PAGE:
Tonight’s images are from some of the most dynamic participants in the Starlight Parade. I think the gymnasts were the most thrilling. Although the fire twirlers are evocative, perhaps it just comes down to the degree of difficulty between twirling brands with burning ends and flipping and hand springing across asphalt–and, the probability of disaster.
While fire, of course, creates its own sense of danger and requires respect, the probability of lighting oneself on fire seems to be rather low, although I was concerned about one young woman’s choice to wear a gathered skirt. The probability of falling on one’s face mid-flip onto also-known-as-cheese-grater black top seems quite high.
It could be that this is just my personal experience. I feel relatively safe handling burning things and have actually never (knock wood) caused an uncontrolled fire. I’ve also never burnt myself playing with sparklers, candles, burning marshmallows (which strikingly resemble the firebrands twirled in the parade), campfires, camp stoves, or grills. I believe the only non-cooking-related fire injury I’ve ever suffered from was when I tried to light a bunch of birthday candles with a lighter and the metal part of the lighter overheated and burned my thumb. It was only a minor burn.
While I’ve had my share of bad burns in my lifetime, none of them have involved flames. What woman my age didn’t at some point accidentally brand her neck with a curling iron? Or get in a hurry and grab a pan out of the oven without getting a hot pad first? Or how about wipe out on a moped and get a third degree burn from the muffler? We’ve all done that, haven’t we?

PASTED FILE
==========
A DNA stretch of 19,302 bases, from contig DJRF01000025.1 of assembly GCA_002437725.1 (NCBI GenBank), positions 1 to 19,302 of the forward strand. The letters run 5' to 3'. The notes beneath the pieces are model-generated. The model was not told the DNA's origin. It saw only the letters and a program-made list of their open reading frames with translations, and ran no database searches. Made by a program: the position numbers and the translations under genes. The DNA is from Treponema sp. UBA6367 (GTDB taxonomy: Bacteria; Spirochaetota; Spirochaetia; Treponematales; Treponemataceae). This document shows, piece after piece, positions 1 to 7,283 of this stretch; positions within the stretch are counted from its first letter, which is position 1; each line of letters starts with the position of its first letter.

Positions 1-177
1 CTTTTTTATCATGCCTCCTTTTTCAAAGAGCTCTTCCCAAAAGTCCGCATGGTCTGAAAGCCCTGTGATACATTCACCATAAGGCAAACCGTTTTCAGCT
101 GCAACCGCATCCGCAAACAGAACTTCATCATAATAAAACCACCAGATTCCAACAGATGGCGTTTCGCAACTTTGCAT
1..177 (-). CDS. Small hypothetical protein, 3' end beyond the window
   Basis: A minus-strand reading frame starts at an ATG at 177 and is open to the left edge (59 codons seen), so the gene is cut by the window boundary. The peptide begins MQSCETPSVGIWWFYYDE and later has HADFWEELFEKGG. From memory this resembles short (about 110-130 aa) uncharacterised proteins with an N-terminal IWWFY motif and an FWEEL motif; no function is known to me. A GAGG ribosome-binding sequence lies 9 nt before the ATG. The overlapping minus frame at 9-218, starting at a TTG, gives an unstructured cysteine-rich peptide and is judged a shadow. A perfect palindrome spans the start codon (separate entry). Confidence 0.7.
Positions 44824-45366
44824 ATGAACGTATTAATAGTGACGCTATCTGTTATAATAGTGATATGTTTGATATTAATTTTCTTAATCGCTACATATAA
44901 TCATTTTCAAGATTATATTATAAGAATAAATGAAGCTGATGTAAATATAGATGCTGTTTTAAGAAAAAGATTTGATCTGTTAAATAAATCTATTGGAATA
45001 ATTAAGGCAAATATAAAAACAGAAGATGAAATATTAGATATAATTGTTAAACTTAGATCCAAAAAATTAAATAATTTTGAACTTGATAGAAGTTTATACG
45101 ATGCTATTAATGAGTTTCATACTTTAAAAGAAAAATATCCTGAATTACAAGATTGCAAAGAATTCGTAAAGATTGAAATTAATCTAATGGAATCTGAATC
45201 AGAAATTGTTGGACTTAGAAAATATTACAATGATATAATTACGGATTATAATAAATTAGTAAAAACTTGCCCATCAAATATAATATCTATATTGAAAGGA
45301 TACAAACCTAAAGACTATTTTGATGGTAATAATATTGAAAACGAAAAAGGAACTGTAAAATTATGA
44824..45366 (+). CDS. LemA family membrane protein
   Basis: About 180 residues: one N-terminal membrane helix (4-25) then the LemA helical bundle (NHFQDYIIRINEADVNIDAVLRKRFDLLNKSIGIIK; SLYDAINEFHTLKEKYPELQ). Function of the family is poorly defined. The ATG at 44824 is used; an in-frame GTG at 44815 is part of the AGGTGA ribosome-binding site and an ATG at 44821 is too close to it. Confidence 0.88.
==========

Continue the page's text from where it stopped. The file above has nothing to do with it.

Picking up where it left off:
And speaking about wiping out on a moped, this brings me back to the fear of asphalt. The most painful accident I ever had (including many broken bones) was when I took a ride hand turn on my bicycle way too fast for the space I had. I was turning onto a narrow side street coated with what’s fondly known as “chip and tar.” Instead of the smooth goo they put down for asphalt, they spread a layer of fine gravel and then spray it with a tar coating to stick the gravel in place and keep the dust down.
My rear wheel slipped across loose pieces of gravel. I went down hard enough to slide about a foot or so.
When I got up and looked at my knee, I pretty good chunk of it was missing. I looked more carefully and realized there were fine curly-queues of a substance resembling wide dental floss coming out of my knee. I later learned they were “shavings” off the tendon below my skin. Still gives me the creeps to think about it.
In the end, I have come to the conclusion that the human brain works very simply when it comes to fear: We fear what we most know to be terrifying.